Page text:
The War on Skin Pigmentation: Part 1

Written by Dr. Katie Wang
Edited by Dr. Paul M. Graham

causes-of-skin-pigmentationPost-inflammatory hyperpigmentation (PIH) is a common source of frustration particularly among darker-skinned individuals. Those most susceptible to developing PIH include African Americans, Hispanics, Asians, Native Americans, Pacific Islanders, and those of Middle Eastern decent. Many common dermatologic conditions such as acne, eczema, allergic dermatitis, and physical injury can leave pigmented marks long after the skin lesions have resolved. In this two-part series, we will discuss the mechanism behind these stubborn dark spots and what you can do to treat them. Stay tuned for an upcoming article discussing pigmented spots caused by sun exposure and aging.

PIH can be caused by a variety of factors, including fungal and viral infections, bug bites, and allergic reactions. However, the most common causes that often affect darker-skinned individuals tend to be acne, eczema, and a superficial skin infection called impetigo. PIH can result from overproduction of skin pigment post_inflammatory_hyperpigmentation_2(melanin) in response to inflammation or to damage of the melanocytes (skin pigment cells) within the epidermis. Inflammatory mediators such as prostanoids, cytokines, chemokines, and reactive oxygen species (ROS) have all been found to play a role in stimulating melanocytes (pigment cells) to produce too much melanin or demonstrate irregular dispersion of pigment. If this inflammation is confined to the epidermis (top layer of the skin), there can be an increase in the production or transfer of pigment to surrounding skin cells (keratinocytes) in the affected area. However, if the PIH occurs in the dermis, the excess pigment can become entrapped within cells known as melanophages.  Accumulation of melanophages often results in a bluish-gray color left at the site of inflammation. Some researchers suggest that pigment may remain in these melanophages for years before slowly resolving.

Because PIH can be so difficult to treat, the most important step to prevention is to address the underlying causes of inflammation and avoidance of inciting factors. Furthermore, these 13hyperpigmented skin lesions can significantly darken with ultraviolet (UV) light exposure even after the inflammation has resolved. Therefore, it is paramount to prevent UV light exposure in the affected area with diligent application of SPF 30+ sunscreens and sun-protective clothing. Unfortunately, without any treatment, PIH can take months to years to resolve. In addition to proper sun-protection, there are several other treatment options that lead to promising results.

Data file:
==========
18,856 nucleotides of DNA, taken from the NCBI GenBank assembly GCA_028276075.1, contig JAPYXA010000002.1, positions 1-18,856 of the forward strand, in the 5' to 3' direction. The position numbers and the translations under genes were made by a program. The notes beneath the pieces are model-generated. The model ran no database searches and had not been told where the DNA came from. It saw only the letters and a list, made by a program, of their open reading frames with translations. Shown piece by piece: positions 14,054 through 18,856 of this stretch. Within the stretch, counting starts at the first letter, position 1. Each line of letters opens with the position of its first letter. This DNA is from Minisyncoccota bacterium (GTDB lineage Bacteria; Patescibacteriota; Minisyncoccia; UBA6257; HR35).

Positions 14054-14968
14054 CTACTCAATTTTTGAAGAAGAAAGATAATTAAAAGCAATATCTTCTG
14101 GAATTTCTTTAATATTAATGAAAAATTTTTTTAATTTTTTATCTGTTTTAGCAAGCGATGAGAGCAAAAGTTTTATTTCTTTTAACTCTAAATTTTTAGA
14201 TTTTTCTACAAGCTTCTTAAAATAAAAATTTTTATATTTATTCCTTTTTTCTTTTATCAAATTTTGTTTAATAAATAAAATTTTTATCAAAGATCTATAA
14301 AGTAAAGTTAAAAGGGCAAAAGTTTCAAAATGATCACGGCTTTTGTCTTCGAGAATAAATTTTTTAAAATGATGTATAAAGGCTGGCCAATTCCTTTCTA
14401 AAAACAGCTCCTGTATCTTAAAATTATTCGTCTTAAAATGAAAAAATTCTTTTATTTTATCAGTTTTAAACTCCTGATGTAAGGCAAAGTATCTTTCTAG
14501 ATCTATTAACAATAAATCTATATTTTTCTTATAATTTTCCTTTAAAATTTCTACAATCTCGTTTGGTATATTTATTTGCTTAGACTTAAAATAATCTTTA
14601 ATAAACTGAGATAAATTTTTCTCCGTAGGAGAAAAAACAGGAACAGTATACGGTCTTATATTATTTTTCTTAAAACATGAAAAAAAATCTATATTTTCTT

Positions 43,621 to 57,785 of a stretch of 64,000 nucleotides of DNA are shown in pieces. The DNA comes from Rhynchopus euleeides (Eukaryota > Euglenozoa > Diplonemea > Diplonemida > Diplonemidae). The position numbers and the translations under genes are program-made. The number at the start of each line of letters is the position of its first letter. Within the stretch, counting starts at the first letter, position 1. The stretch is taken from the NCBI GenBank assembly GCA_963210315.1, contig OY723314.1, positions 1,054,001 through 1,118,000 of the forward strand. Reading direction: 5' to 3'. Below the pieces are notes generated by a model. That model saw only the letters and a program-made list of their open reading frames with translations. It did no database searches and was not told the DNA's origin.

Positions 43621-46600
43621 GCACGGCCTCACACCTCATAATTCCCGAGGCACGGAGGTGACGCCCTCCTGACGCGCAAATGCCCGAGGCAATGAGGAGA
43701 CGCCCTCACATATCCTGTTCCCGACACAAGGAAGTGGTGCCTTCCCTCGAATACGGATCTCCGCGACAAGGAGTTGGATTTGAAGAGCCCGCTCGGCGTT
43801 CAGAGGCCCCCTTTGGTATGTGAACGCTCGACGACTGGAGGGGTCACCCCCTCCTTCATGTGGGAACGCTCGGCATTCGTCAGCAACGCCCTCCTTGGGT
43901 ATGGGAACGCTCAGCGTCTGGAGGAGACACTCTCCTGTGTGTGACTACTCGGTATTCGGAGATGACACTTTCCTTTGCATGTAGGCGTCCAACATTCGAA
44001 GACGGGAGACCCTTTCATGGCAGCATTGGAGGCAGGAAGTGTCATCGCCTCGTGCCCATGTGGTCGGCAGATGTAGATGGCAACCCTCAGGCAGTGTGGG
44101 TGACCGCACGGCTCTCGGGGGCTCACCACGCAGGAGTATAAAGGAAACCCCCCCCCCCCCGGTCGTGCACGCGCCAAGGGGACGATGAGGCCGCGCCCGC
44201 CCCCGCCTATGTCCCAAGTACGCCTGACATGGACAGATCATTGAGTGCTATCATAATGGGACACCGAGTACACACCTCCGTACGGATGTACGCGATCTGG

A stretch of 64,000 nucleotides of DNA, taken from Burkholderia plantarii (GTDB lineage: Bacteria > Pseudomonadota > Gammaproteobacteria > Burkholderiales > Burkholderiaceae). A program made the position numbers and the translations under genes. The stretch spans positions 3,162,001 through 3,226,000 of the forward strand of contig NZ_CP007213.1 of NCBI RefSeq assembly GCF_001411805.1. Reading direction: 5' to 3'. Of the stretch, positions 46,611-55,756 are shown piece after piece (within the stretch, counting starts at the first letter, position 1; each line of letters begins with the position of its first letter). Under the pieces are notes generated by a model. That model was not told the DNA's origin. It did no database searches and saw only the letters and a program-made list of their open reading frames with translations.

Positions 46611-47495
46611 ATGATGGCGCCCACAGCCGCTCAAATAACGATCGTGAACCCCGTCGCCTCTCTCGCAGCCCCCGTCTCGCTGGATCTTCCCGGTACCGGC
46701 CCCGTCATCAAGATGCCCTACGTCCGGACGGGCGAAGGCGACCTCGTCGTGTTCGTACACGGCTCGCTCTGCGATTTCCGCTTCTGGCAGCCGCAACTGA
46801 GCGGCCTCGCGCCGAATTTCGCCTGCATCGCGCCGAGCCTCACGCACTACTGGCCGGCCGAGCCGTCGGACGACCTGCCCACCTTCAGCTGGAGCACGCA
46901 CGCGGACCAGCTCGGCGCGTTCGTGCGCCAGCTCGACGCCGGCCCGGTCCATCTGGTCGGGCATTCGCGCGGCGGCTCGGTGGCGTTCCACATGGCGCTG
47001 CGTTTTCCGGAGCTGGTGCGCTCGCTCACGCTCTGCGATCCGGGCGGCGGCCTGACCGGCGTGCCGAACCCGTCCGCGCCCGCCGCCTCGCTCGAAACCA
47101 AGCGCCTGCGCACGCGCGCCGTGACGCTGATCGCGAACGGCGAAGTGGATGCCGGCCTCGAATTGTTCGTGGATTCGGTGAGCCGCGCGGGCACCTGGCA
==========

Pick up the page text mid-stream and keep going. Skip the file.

Topical depigmenting agents (bleaching creams) are the most common first line treatments for PIH. Hydroquinone, azelaic acid, kojic acid, licorice extract, and retinoids can be used alone or in combination. Hydroquinone is a phenolic compound that inhibits tyrosinase (pigment producing enzyme), which subsequently blocks the conversion of dihydroxyphenylalanine (DOPA) to melanin. Hydroquinone is commonly available in a cream base at concentrations of 2-4%. A study investigating the effectiveness of combined agents did find better results in patients that used a mixture of hydroquinone, retinol/retinoid, and antioxidants.


Are there any side effects to using hydroquinone?

Unfortunately, yes. If the topical agent causes skin irritation, it may lead to inflammation and subsequently a worsening of the PIH. Using topical steroids could decrease the amount of irritation and help prevent worsening of PIH. However, because of the side effects of topical steroids and hydroquinone use, it is important to be monitored by a dermatologist when using these products. Prolonged use of hydroquinone increases the risk of developing deposition of the medication within the skin with long term use, known as onchronosis. Although rare, it is highly recommended to limit the use of hydroquinone to less than three months. Another common side effect of prolonged hydroquinone use is hypopigmentation of the surrounding skin, especially to the unaffected skin around the dark spot.

In summary, there are a lot of factors that play a role in the development of dark spots. Fortunately, PIH does eventually fade. Without treatment, it typically takes 6-12 months to return to the skin natural appearance. Keep in mind that prolonged use of depigmenting medications do have their side effects, but are generally safe and effective when used as prescribed.

In our next PIH article, we will highlight some newer, less well-known treatment options that are currently on the horizon.

Photo Credit:,,


  1. Davis E, Callender V. Postinflammatory hyperpigmentation: a review of the epidemiology, clinical features, and treatment options in skin of color. J Clin Aesthet Dermatol 2010;3:20.

Please note, our medical disclaimer applies to all information, images, recommendations, and comments published on this page.

Published by Dr. Paul M. Graham

Paul M. Graham, D.O. (Founder/Editor-in-chief) founded Dimensional Dermatology in May 2016 with the vision to provide concise, easy to read, up-to-date dermatology and aesthetic medicine information to patients, medical staff, providers, and the general public. Dr. Graham is currently completing his training as a cosmetic dermatologic surgery fellow in Virginia Beach, Virginia at the McDaniel Laser and Cosmetic Center. He completed his dermatology training at St. Joseph Mercy Hospital and was a clinical instructor at Michigan State University. He received his B.S. degree as Summa Cum Laude at Old Dominion University, his D.O. degree as Cum Laude at Edward Via College of Osteopathic Medicine, completed his internship at Largo Medical Center in Largo, Florida as chief intern, and completed his dermatology residency training at St. Joseph Mercy Hospital Ann Arbor, Michigan.

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